Flash forward thirty years. In the Housing and Urban Development Act of 1968, President Lyndon Johnson transformed Fannie Mae from a government entity into a private company which raised capital through the sale of stock. Then, two years later, Congress created a new competitor for Fannie Mae known as the Federal Home Loan Mortgage Corporation (referred to as “Freddie Mac” or “FHLMC”) which, essentially, did the same thing.
Over time, these entities became known as “government-sponsored enterprises” (GSEs). Even though these were now for-profit corporations, financial markets found assurance in the fact that they still operated as if they were part of the federal government and, consequently, they were rewarded with interest rates on their borrowings that resembled the rates paid on federal government debt.
The 2008 Housing Crisis
Everything went along relatively smoothly until the housing boom of the mid-2000s, when lenders became greedy, lowered their underwriting standards, and offered home loans to borrowers with poor credit. In 2007, the housing bubble burst and hundreds of thousands of these borrowers went into default, which led to what was known as the subprime meltdown. This sent the financial markets into a tailspin and left Fannie and Freddie holding the bag for the nationwide housing crisis.
So, in 2008, a bailout plan was concocted. Congress authorized the Federal government to take Fannie and Freddie back “under conservatorship”. Under this arrangement, the government gave Fannie and Freddie access to that $250 billion so that they could keep paying their financial obligations and the nation’s home mortgage finance construct could continue operating. Unlike TARP (the Troubled Asset Relief Program), which was essentially a bailout for the shareholders of troubled banks (click here for an opposing viewpoint), Federal conservatorship of the GSEs was harsh. Although the shareholders of both entities were allowed (at least in theory) to retain their shares, government regulators now called the shots and the value of those shares plummeted. Nobody thought this was an especially great arrangement, but it was considered necessary at the time.
Since then, lawmakers have debated endlessly about what to do with these two quasi-governmental agencies. As could have been expected, this discussion quickly turned into an ideological dispute and resulted in decidedly partisan positions on the matter.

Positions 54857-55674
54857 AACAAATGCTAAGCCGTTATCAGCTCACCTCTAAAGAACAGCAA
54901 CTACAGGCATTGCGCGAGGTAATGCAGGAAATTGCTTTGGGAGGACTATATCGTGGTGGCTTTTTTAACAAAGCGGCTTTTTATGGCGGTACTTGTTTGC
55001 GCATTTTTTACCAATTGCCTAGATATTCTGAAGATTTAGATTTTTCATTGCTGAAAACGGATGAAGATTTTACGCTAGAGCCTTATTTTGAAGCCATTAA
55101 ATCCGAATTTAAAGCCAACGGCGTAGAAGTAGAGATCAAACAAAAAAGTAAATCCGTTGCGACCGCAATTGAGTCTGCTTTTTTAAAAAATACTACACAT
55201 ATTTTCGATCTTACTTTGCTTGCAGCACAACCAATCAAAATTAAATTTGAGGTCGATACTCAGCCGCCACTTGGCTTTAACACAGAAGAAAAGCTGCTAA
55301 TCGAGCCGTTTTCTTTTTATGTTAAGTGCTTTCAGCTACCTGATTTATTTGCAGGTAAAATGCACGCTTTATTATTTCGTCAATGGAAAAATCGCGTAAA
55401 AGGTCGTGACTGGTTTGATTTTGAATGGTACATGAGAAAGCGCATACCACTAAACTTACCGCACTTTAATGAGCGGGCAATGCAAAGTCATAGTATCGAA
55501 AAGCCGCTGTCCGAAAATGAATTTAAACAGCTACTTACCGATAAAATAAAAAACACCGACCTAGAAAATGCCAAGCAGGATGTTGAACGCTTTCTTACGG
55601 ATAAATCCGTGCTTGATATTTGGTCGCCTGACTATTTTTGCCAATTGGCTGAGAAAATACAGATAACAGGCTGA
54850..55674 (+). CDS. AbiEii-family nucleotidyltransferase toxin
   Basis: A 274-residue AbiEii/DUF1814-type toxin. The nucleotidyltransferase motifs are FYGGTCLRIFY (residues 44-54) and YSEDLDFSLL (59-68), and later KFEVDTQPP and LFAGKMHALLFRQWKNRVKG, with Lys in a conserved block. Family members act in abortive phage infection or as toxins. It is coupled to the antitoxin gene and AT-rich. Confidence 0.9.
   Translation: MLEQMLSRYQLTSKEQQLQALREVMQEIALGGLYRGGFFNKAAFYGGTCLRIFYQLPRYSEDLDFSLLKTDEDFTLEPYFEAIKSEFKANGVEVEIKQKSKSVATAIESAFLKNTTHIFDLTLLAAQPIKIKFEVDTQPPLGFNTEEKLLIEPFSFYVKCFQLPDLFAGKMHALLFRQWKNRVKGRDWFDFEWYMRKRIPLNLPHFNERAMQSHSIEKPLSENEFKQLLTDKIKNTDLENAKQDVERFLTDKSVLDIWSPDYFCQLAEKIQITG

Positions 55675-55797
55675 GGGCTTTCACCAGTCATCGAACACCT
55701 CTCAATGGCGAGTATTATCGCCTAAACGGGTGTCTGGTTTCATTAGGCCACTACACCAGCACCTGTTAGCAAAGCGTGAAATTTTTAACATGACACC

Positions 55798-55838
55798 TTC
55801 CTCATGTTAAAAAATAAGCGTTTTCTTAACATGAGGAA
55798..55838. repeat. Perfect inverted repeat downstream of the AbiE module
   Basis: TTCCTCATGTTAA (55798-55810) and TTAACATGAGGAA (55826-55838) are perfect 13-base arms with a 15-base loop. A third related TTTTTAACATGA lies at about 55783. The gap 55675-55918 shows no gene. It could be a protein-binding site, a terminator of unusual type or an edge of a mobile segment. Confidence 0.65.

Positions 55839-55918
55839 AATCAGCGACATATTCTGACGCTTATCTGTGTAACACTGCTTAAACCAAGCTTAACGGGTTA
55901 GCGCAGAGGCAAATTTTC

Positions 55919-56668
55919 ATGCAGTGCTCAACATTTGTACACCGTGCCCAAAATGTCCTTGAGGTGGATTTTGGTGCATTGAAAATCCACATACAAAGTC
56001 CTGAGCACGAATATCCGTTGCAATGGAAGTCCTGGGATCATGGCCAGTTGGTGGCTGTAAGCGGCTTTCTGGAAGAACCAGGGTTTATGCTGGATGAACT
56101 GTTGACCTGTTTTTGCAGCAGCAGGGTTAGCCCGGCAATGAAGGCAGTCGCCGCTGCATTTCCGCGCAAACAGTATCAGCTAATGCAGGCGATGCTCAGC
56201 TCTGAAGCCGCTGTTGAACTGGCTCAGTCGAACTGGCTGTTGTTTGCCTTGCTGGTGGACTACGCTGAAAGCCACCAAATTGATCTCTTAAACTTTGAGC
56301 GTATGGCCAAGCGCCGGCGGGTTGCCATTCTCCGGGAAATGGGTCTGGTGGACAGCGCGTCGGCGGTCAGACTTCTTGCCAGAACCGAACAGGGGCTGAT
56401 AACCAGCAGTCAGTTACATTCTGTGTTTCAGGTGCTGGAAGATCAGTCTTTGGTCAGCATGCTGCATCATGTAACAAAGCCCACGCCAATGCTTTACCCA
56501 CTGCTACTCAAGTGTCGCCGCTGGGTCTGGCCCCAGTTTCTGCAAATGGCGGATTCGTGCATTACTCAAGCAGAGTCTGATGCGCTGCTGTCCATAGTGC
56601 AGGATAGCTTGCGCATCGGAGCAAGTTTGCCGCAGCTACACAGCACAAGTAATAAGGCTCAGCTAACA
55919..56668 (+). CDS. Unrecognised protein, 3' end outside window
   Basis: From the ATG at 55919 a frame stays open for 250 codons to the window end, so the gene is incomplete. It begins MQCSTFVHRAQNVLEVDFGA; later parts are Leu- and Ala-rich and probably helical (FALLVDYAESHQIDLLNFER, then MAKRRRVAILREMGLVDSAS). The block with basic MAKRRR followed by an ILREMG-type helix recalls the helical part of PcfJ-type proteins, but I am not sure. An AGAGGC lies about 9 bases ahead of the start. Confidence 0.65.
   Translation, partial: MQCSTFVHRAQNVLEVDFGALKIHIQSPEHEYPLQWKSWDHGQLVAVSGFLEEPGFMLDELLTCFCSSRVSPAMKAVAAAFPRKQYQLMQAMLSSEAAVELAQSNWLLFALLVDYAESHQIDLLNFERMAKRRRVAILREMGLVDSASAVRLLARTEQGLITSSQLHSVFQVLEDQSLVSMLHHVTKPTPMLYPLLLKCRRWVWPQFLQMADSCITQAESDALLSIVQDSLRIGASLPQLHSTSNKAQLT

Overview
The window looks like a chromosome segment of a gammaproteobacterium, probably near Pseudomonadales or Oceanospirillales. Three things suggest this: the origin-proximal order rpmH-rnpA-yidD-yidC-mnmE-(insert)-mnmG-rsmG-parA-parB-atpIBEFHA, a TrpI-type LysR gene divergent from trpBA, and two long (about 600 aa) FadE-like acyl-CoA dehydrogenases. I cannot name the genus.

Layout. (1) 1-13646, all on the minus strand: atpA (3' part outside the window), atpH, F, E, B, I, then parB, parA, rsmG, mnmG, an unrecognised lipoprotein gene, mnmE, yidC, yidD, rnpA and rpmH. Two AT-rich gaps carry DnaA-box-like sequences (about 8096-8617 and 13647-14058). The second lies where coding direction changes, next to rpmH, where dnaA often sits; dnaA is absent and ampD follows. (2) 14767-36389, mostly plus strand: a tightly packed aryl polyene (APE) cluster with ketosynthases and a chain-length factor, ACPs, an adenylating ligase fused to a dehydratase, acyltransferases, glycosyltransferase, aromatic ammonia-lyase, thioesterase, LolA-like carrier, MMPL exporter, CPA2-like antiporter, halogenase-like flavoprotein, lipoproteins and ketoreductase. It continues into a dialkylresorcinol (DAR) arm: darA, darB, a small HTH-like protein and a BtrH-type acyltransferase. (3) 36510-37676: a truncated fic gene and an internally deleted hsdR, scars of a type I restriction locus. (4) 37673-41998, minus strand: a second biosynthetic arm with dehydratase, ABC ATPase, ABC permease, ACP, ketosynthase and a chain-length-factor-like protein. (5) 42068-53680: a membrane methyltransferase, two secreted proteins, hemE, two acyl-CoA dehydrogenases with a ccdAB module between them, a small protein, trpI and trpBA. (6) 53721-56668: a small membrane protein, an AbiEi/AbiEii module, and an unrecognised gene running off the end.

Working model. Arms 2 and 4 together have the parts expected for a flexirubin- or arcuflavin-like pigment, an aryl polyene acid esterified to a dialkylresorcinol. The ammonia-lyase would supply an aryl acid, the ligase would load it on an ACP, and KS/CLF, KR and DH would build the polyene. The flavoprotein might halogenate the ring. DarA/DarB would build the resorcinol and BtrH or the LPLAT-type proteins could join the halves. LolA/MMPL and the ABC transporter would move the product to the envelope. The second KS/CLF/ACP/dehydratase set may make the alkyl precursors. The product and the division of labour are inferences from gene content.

The Current Status-Quo
Then, a surprising thing happened. Somewhere along the way, Fannie and Freddie started to become profitable again. In their 2012 response to this development, the Obama administration declared that all Fannie and Freddie profits would be “swept” into the main Treasury account, leaving only meager cash on the GSEs’ books. (By “meager,” they meant something on the order of $3 billion each).
Around this same time, a small group of hedge fund managers came up with an idea they liked even better. They bought up tons of the nearly worthless shares in the GSE companies and began promoting a solution they called “recap and release.” In other words, they wanted the Treasury to stop sweeping up profits and, instead, let the money remain in the agencies’ coffers. That would allow them to build up a large enough cash buffer to operate as viable businesses and, in this way, “recapitalize” themselves, at which point the government could simply “release” them from conservatorship. Not surprisingly, that would also create a huge financial windfall for the hedge funds that had bought all of that worthless stock.
The Obama administration fought this idea vehemently, which is one reason why two of the main hedge fund managers behind “recap and release”, John Paulson and Steve Schwarzman, became solid Trump supporters. But liberals chafed at the idea of giving these investors such a huge windfall and conservatives didn’t like the “release” part of “recap and release” since it would simply set the country up to revisit the boom-bust-bailout cycle all over again.